Thursday, February 14, 2008

It's Time For Michigan To Embrace The Fair Tax by Akindele Akinyemi


I support the Michigan Fair Tax bill that State Representative Fulton Sheen has introduced in the House Tax Policy Committee last year. I have previously spoke on supporting the Fair Tax here in Michigan because it is much better than the pitiful Michigan Business Tax we have now.

It's a total damn shame that NO STATE REPRESENTATIVES from Detroit supports the fair tax reform. Please keep these people in mind when they run for re-election in 2008.

State Representative scorecard

Name Dist Party For Against Leans Leans Unknown
For Against
Frank Accavitti Jr. 42 D X
Daniel Acciavatti * 32 R X
David Agema * 74 R X
Fran Amos 43 R X
Kathy Angerer 55 D X
Richard Ball * 85 R X
Joan Bauer 68 D X
Doug Bennett 92 D X
Steve Bieda 25 D X
Darwin Booher * 102 R X
Jack Brandenburg 24 R X
Terry Brown 84 D X
Pam Byrnes 52 D X
Barb Byrum 67 D X
Brian Calley * 87 R X
Tom Casperson * 108 R X
Bruce Caswell * 58 R X
Bill Caul 99 R X
Marsha Cheeks 6 D X
Brenda Clack 34 D X
Ed Clemente 14 D X
Paul Condino 35 D X
Bob Constan 16 D X
Marc Corriveau 20 D X
Andy Coulouris 95 D X
George Cushingberry Jr. 8 D X
Robert Dean 75 D X
Craig DeRoche 38 R X
Andy Dillon 17 D X
Marie Donigan 26 D X
Kate Ebli 56 D X
Kevin Elsenheimer * 105 R X
Judy Emmons * 70 R X
John Espinoza 83 D X
Barbara Farrah 13 D X
Edward Gaffney * 1 R X
John Garfield * 45 R X
Matthew Gillard 106 D X
Lee Gonzales 49 D X
Kevin Green 77 R X
Martin Griffin 64 D X
Richard Hammel 48 D X
Ted Hammon 50 D X
Goeff Hansen 100 R X
Dave Hildenbrand 86 R X
Morris Hood III 11 D X
Jacob Hoogendyk * 61 R X
Hoon-Yung Hopgood 22 D X
Kenneth Horn * 94 R X
Bill Huizenga 90 R X
Joe Hune 47 R X
Shanelle Jackson 9 D X
Bert Johnson 5 D X
Robert Jones 60 D X
Rick Jones * 71 R X
Marty Knollenberg * 41 R X
Michael Lahti 110 D X
Philip LaJoy * 21 R X
Kathleen Law 23 D X
David Law * 39 R X
Richard LeBlanc 18 D X
Gabe Leland 10 D X
LaMar Lemmons Jr. 2 D X
Steven Lindberg 109 D X
Jim Marleau * 46 R X
Jeff Mayes 96 D X
Gary McDowell 107 D X
Mark Meadows 69 D X
Arlan Meekhof * 89 R X
Andy Meisner 27 D X
Tim Melton 29 D X
Kim Meltzer * 33 R X
Fred Miller 31 D X
John Moolenaar 98 R X
Tim Moore * 97 R X
Chuck Moss * 40 R X
Neal Nitz 78 R X
Mike Nofs * 62 R X
Paul Opsommer * 93 R X
Brian Palmer * 36 R X
David Palsrok * 101 R X
John Pastor * 19 R X
Phil Pavlov * 81 R X
Tom Pearce 73 R X
Gino Polidori 15 D X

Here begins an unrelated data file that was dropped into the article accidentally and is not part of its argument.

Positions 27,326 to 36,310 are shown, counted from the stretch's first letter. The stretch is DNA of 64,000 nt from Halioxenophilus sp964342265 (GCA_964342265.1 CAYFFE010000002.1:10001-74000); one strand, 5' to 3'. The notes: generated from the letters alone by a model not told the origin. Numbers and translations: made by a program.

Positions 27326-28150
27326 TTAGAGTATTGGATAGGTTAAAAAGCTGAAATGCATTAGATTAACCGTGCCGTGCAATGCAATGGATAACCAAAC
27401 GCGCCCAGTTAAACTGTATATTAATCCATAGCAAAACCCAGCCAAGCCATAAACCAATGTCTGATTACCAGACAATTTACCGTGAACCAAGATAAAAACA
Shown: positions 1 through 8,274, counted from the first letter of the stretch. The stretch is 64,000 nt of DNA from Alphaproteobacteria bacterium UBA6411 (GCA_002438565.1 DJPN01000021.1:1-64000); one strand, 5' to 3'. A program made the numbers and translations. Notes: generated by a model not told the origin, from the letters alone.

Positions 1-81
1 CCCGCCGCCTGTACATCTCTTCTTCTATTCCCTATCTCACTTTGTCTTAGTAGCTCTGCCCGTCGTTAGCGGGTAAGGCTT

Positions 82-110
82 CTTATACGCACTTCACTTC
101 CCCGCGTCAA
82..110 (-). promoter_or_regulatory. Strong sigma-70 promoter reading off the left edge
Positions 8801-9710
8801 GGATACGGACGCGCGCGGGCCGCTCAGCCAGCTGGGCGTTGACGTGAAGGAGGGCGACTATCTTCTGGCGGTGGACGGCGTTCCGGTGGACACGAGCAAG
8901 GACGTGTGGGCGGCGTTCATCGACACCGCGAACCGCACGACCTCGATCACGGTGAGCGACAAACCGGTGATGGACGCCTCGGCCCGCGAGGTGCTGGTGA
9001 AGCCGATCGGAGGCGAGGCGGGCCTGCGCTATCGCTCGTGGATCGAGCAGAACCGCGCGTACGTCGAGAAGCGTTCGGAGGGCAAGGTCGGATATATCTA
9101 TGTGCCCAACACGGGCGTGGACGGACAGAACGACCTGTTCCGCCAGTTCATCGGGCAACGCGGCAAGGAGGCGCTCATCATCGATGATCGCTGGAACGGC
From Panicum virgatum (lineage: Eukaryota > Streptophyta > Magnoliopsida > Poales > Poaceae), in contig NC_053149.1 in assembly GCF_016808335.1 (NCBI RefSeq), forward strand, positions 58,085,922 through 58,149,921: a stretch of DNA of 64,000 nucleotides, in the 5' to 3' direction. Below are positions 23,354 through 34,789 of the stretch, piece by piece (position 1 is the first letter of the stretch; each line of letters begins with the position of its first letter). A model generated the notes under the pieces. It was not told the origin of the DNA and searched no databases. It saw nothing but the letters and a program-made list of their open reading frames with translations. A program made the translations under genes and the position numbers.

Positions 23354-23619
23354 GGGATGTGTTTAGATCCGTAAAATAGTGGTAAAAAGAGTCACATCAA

John Proos 79 R X
David Robertson * 51 R X
Tory Rocca 30 R X
Michael Sak 76 D X
Tonya Schuitmaker * 80 R X
Bettie Cook Scott 3 D X
Rick Shaffer * 59 R X
Fulton Sheen * 88 R X
Joel Sheltrown 103 D X
Mike Simpson 65 D X
Alma Smith 54 D X
Virgil Smith 7 D X
Dudley Spade 57 D X
John Stahl * 82 R X
John Stakoe * 44 R X
Glenn Steil Jr. * 72 R X
Steve Tobocman 12 D X
Aldo Vagnozzi 37 D X
Mary Valentine 91 D X
Howard Walker 104 R X
Chris Ward 66 R X
Rebekah Warren 53 D X
Lorence Wenke * 63 R X
Lisa Wojno 28 D X
Coleman Young II 4 D X
Totals 110 36 74

This is a measure to place before voters in the next general election a Constitutional amendment that would replace the state income tax, the Michigan Business Tax (or its successor), and property taxes levied on business tools and equipment (“personal property tax”) with a 9.5 percent sales tax on all goods and services. A monthly “prebate” of $70 per adult and $24 per child would be sent to every household, to reimburse the amount the tax collects on the purchase of basic necessities. The Joint Resolution makes just the Constitutional changes needed to accommodate the so-called “Fair Tax” plan, while the rest would be established through legislation.
Business-to-business transactions would not be taxed. However, we consumers would be paying taxes on food, rent, home purchases, health care, car insurance, credit card interest and all other consumer purchases. All the state's households would receive a tax rebate that would cover the average taxes paid by a household whose income is just on the poverty line. With the rebate, the average family of four making $28,000 a year would pay no state taxes.

So how come our state lawmakers are having a hard time with embracing this idea. The same reason why they do not understand charter schools...the lack of knowledge. I cannot see how ANYONE in the Michigan Legislative Black Caucus cannot endorse this when it will belefit the urban community.

First it is a broad-based tax: It will tax all consumer purchases of new goods and services. It is likely that consumers will be spending more on services in the future, so this tax will maintain a stable revenue stream.

It does away with the current tax on business investment - the personal-property tax.

It avoids tax pyramiding. Businesses will not be paying taxes on previously taxed goods as all business-to-business sales are exempt from the tax.

It taxes, at least, some of the proceeds of the state's underground and illegal economy. Drug dealers will not collect the tax from their customers, but at least the dealers will pay a tax when they buy their groceries.

It's time for a change in our tax system. For those who are running for state representatives should embrace the fair tax resolution to put before the voters.





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